Donna Elvira and BelArosa recently became the 50th and 51st Bearded Vultures reintroduced in the Swiss Alps 

Donna Elvira © Hansruedi Weyrich
Donna Elvira © Hansruedi Weyrich

 

This year marked the 30 year anniversary since the first Bearded Vultures were released into the wild in the Swiss Alps, marking the beginning of the successful return of the species in the country as part of the Alpine reintroduction project. Over the weekend, on Sunday 27 June, the region welcomed Donna Elvira and BelArosa, the 50th and 51st Bearded Vultures released in Switzerland! The two young vultures that hatched in captivity moved in the Swiss Wildlife Reserve Huetstock near Melchsee-Frutt where they will spend the next few weeks to gradually adapt to their new life in the wild and help boost the local population.

 

Releasing Donna Elvira and BelArosa

Donna Elvira is a female bird that hatched in the Bearded Vulture captive breeding centre of Guadalentín, which breeds most birds every years and specializes in double adoptions, and is managed by us at the Vulture Conservation Foundation (VCF) following an agreement with the Junta de Andalucía. The second Bearded Vulture named BelArosa is male and hatched in ASTERS in France. Both centres are important partners of the Bearded Vulture Captive Breeding Network, coordinated by the VCF on behalf of EAZA’s EEP, which breeds the species for conservation purposes. This Network assigned the two vulture to this project according to their genetic background to help increase the still low genetic diversity of the Bearded Vulture population in the Alps.

 

Ahead of the release, the team equipped the birds with GPS tags and bleached their feathers for monitoring and identification purposes. Our partners from Stiftung Pro Bartgeier presented the birds to over 300 people who took part in this year's reintroduction event to witness the release of the young animals, a unique experience that attracts many Bearded Vulture fans from all over Switzerland every year. The group then hiked to the hacking site near Melchsee-Frutt in the Swiss Alps to move the two young vultures to their new home. The VCF and its partners release Bearded Vultures using the 'hacking method', which is similar to the natural way of fledging. This method involves releasing chicks that hatched in captivity at an artificial nest in a suitable habitat to acclimatize to the natural environment before they take their first flights. With this technique, the nestlings can associate the place where they are released with the area of hatching so that when they reach breeding age, which is around 8-10 years old, they select these places to breed. When Bearded Vultures are young, they tend to travel vast distances and explore new regions, but once they become sexually mature, they tend to select areas close to where they hatched to breed.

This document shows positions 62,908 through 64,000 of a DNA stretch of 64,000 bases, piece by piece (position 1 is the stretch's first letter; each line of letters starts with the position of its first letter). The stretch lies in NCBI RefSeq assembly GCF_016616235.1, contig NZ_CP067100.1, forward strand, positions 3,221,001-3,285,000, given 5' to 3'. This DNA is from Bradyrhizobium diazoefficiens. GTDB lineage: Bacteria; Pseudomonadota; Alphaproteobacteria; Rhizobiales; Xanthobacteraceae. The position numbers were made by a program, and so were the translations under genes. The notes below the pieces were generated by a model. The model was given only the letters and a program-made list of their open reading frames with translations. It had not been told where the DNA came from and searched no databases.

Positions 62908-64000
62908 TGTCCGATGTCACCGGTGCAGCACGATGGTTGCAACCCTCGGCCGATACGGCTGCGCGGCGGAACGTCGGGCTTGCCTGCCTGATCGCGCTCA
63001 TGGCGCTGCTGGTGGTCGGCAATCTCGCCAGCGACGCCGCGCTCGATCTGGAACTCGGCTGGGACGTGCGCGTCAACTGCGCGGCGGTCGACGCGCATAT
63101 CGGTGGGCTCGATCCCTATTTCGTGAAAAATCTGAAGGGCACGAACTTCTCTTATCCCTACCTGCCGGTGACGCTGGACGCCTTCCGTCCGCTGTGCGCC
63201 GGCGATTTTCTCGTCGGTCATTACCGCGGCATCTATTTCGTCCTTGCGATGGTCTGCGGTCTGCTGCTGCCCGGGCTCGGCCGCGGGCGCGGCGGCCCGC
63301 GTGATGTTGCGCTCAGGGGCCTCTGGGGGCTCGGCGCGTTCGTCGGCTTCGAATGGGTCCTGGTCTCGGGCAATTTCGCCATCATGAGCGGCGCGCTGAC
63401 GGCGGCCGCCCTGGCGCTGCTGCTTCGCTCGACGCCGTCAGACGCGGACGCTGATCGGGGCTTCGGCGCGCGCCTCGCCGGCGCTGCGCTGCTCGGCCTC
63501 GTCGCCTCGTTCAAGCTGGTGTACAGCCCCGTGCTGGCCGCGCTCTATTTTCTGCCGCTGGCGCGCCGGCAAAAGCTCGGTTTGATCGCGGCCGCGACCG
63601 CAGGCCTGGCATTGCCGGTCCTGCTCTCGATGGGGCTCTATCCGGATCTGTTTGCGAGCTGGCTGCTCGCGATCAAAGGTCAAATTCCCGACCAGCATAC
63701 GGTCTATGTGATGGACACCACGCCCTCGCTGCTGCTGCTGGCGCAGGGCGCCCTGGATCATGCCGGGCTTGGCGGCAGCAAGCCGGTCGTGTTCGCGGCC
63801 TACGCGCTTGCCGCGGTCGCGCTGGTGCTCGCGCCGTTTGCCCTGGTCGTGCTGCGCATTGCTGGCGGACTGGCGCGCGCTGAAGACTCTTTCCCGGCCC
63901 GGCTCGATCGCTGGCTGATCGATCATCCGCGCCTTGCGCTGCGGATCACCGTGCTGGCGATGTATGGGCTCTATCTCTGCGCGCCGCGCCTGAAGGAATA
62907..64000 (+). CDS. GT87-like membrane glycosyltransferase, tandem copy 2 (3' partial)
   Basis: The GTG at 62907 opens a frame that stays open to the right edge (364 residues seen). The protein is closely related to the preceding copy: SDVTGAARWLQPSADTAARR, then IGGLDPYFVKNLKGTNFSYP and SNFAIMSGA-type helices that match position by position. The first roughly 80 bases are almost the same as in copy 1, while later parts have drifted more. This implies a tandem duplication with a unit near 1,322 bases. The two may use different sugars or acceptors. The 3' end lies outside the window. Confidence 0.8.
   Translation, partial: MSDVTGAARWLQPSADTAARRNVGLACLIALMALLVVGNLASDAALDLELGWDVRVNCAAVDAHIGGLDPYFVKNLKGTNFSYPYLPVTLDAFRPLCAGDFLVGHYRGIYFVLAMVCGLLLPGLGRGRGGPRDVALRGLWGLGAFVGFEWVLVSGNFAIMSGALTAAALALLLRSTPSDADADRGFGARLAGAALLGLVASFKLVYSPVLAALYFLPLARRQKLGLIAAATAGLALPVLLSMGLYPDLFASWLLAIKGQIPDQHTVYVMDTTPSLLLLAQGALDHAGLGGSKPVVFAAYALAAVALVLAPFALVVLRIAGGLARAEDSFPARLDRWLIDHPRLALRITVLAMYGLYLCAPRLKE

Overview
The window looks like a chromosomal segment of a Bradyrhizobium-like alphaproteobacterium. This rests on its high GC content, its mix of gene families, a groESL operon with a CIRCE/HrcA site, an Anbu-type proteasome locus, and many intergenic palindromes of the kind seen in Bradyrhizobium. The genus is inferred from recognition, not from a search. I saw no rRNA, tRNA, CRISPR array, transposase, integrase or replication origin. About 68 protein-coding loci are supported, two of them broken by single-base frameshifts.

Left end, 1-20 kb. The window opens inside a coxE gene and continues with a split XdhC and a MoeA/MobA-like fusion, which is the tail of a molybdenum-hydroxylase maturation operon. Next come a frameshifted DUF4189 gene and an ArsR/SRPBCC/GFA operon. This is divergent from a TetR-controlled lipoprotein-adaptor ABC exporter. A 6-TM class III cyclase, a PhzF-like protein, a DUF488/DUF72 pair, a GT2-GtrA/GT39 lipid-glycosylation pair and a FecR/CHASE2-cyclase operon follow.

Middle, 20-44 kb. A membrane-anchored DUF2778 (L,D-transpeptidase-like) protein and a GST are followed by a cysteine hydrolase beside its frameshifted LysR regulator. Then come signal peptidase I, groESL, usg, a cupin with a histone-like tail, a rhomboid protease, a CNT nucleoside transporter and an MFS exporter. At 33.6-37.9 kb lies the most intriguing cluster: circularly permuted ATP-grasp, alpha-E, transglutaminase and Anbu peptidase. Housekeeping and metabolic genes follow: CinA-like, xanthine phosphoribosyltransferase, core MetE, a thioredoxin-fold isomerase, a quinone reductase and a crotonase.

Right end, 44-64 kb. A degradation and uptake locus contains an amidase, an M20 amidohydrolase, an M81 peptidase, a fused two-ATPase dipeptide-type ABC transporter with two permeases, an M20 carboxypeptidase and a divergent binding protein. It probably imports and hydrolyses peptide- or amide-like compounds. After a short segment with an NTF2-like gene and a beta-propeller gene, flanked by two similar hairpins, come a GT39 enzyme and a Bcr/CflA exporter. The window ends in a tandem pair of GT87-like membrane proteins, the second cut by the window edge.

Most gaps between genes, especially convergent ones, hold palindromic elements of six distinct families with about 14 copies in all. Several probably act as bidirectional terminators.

After the successful release, the work is not over yet. A team from Stiftung Pro Bartgeier stays in the mountains to monitor and feed the released birds without human contact until they fledge. 

 

Vulture fans can watch how Donna Elvira and BelArosa are adapting to their new home via the live webcam and visit the information stand to observe the birds in their new home.

 

Bearded Vultures in Switzerland

The Bearded Vulture population in Switzerland is growing. Since 2015, the releases in Switzerland take place in Central Switzerland and are mainly targeted to increase the genetic diversity of the Alpine population.

 

In the Alps the wild population of Bearded Vultures are breeding well since the Alps reintroduction project began in 1986, with a sustainable demographic growth. Indeed the reintroductions could stop, if mortality does not increase by more than 1 bird per year, however, the genetic composition of the Alpine reintroduced population is still too small to avoid inbreeding in the long term. 

 

All the birds reintroduced originate from a small number of captive founder birds, so reintroduction in the Alps is still ongoing to mainly boost the genetic diversity – individuals released there hold rare genetic backgrounds. As there is a higher chance to become part of the breeding population in the central Alps, these rarer genetic types are released into the Swiss Alps. While the wild population is growing in the mountains of Grisons and Valais, Bearded Vultures are less common in Central Switzerland, which is another reason release sites in the region have been selected. 

 

So far, we released thirteen Bearded Vultures near Melchsee-Frutt; three in 2015, two each in 2016, 2017, 2018, 2020 and 2021. 

 

Stay tuned with the releases by following #BeardedVultureReleaseSeason on FacebookTwitterLinkedIn and Instagram! 

 

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